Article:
Skip to comments.Project is a state of mind
Posted on 07/01/2003 12:38:51 PM PDT by archy
Debra Ricketts would trade life in Henderson for a home on the range in Wyoming, Montana or Idaho.
She could be lured to the mountains of Vermont or New Hampshire, the wilds of Alaska, the Maine backwoods, Delaware's river country or the plains of either Dakota.
By September, Ricketts and other Free State Project members will choose where their moving vans will be headed to start a statewide, Libertarian-leaning community.
"It's a big commitment for a better lifestyle and a quality of life that means a lot to me," said Ricketts, a computer information systems manager and treasurer of the national group.
The Free State Project is a nonprofit organization founded in 2001 dedicated to moving 20,000 "liberty-oriented people" to a state where they will work to reduce the influence and size of government.
The state is to be chosen by popular vote when the membership reaches 5,000, and that could be soon, Ricketts said. Current rolls show 4,179 members, including 75 Nevadans, and the group gains about 95 new members each week, she said.
At 20,000, they'll make their move. They're shooting for September 2006.
The project is not an official Libertarian Party affiliate, though members share similar beliefs, said Joe Silvestri, Clark County's Libertarian chairman. Project members considered, but rejected, Nevada as a home state.
"We're already too regulated here," Silvestri said.
We also have more than the maximum 1.5 million residents desired, according to a report on Nevada written by Anita L. Joule and posted on the group's website (freedomproject.org). [This should be freestateproject.org]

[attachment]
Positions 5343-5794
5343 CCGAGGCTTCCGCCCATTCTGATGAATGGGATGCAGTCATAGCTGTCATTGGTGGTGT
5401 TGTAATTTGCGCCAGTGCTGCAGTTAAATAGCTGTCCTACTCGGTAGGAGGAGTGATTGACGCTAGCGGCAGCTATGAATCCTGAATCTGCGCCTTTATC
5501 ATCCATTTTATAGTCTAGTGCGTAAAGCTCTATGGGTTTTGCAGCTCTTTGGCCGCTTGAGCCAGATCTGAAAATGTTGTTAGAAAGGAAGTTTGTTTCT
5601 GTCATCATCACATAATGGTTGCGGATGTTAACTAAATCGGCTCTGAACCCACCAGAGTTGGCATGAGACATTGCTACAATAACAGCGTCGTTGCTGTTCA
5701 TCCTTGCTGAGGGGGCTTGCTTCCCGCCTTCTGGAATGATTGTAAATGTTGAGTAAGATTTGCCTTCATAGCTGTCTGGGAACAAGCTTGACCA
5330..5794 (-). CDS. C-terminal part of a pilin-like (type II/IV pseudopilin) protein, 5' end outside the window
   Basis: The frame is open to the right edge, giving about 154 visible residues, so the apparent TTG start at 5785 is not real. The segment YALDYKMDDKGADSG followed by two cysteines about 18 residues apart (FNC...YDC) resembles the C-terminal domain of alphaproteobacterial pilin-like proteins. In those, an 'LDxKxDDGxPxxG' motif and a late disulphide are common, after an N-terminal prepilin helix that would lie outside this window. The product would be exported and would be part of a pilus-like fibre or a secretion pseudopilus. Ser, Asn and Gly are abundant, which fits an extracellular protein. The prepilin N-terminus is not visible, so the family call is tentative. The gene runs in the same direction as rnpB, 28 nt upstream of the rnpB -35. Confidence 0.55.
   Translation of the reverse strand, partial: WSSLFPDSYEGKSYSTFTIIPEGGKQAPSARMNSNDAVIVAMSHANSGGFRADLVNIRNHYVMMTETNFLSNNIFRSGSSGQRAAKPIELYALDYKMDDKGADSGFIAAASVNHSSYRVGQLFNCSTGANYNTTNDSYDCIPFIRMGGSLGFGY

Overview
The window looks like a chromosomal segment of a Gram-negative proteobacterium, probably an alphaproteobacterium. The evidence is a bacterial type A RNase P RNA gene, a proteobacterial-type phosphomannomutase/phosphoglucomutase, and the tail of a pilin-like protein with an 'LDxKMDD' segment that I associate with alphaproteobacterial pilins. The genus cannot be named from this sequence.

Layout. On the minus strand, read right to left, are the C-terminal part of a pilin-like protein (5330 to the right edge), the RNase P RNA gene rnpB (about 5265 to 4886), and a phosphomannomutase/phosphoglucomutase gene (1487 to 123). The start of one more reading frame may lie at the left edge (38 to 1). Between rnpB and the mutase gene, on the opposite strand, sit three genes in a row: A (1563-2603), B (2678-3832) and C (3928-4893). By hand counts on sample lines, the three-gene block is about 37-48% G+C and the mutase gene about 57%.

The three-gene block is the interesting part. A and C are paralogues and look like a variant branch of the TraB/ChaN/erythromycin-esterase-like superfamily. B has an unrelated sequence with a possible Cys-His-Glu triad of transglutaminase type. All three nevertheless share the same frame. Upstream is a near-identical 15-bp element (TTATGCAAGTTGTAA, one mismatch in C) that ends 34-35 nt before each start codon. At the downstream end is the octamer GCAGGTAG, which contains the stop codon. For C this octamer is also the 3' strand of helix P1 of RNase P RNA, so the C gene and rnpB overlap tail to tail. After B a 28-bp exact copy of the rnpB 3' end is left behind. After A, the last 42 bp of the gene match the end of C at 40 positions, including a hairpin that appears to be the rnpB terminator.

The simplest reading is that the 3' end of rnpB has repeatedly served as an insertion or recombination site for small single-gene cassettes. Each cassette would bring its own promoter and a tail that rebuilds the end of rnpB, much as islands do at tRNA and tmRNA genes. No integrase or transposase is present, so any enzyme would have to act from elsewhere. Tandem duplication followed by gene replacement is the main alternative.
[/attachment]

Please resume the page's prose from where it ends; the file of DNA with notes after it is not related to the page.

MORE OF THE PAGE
"Nevada can be a fun place to visit, but I wouldn't want to live there," Joule writes. "It offers ample opportunities to indulge in guns, gambling and girls.
"One would think that a state with legalized gambling and prostitution would be extremely liberty oriented. This, however, is not the case in many areas the FSP (Free State Project) members would be interested in."
For example, we're too strict on home schooling and marijuana, the report says.
"Frankly, given the large percent of federal land, the projected population increases, the unemployment rate, and the (Yucca Mountain) nuclear waste project, not to mention the lack of water, poor soil and extreme heat, I do not believe we should waste our time with further consideration of this state," the report says.
Well, residents of the winning state may not exactly see the project as a golden ditty bag of charms, either.
But Ricketts says they have nothing to fear.
"Twenty thousand people couldn't take over a Macy's white sale," she said. "Even in Wyoming, it's only 13 percent of the population. That's really a drop in the bucket, even if we could get all 20,000 people to vote the same way. And that's not likely to happen."
Silvestri says a mass move is commendable, but too prohibitive for some supporters.
"I've signed on as a friend. I support what they're doing and wish them well. But I'm not going to move," Silvestri said. "My wife would kill me."
Well, you know what they say.
My kinda place.
And it could get particularly interesting if it works....
In a couple of months or so, we should be well on the way toward setting up another: Signed members as of 6-27-2003: 4,353.
The vote for *which state* comes at 5000.